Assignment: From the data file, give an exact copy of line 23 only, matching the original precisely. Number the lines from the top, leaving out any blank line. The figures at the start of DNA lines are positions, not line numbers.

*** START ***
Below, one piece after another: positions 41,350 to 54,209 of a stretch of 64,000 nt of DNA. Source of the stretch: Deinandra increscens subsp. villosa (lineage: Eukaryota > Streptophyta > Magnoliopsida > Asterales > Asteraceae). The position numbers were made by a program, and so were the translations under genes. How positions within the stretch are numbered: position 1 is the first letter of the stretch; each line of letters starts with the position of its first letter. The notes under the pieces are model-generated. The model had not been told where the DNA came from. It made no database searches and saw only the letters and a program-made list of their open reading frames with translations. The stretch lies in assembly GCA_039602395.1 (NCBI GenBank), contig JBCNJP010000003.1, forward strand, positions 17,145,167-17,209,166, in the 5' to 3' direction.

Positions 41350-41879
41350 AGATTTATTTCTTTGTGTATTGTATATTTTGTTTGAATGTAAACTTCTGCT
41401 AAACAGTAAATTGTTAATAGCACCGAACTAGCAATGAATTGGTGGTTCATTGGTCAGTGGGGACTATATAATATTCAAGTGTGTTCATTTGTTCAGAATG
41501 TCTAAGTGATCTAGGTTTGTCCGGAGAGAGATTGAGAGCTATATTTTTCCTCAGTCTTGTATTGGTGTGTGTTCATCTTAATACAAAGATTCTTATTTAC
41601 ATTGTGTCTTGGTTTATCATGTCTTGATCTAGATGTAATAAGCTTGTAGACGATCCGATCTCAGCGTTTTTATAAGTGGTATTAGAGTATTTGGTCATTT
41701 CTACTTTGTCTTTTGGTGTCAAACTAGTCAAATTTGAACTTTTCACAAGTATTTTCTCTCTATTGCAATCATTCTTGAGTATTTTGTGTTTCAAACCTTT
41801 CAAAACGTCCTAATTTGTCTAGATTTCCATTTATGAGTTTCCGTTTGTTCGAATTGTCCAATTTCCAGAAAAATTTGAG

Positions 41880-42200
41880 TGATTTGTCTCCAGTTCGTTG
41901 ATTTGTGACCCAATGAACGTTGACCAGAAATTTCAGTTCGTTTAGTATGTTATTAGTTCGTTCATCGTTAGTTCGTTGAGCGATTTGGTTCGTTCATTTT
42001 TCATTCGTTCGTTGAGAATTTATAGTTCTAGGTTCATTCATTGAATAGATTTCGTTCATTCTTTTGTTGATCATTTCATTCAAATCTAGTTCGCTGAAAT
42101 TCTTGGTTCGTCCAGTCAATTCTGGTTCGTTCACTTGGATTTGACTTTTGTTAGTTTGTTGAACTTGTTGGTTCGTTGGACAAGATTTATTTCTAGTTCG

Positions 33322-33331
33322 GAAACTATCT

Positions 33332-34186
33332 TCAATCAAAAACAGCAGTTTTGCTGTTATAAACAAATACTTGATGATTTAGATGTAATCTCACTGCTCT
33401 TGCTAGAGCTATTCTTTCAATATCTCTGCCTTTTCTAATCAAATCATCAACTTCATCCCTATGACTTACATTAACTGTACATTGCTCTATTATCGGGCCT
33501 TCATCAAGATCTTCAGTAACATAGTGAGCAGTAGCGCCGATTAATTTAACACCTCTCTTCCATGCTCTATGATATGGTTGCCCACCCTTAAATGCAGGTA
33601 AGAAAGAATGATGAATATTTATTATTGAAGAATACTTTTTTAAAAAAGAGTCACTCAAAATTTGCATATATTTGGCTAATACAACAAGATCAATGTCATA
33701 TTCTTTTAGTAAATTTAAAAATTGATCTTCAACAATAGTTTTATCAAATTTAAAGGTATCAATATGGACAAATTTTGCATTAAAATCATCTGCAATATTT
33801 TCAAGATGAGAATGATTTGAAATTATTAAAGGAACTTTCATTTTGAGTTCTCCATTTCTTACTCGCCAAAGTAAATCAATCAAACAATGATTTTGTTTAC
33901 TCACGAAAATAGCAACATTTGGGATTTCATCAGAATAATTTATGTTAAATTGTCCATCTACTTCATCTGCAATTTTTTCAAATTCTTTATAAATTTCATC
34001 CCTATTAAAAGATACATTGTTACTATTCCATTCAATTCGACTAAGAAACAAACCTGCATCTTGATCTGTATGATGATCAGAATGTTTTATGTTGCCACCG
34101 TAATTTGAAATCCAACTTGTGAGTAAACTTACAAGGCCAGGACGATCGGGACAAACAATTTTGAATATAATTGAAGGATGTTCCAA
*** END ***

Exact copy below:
33901 TCACGAAAATAGCAACATTTGGGATTTCATCAGAATAATTTATGTTAAATTGTCCATCTACTTCATCTGCAATTTTTTCAAATTCTTTATAAATTTCATC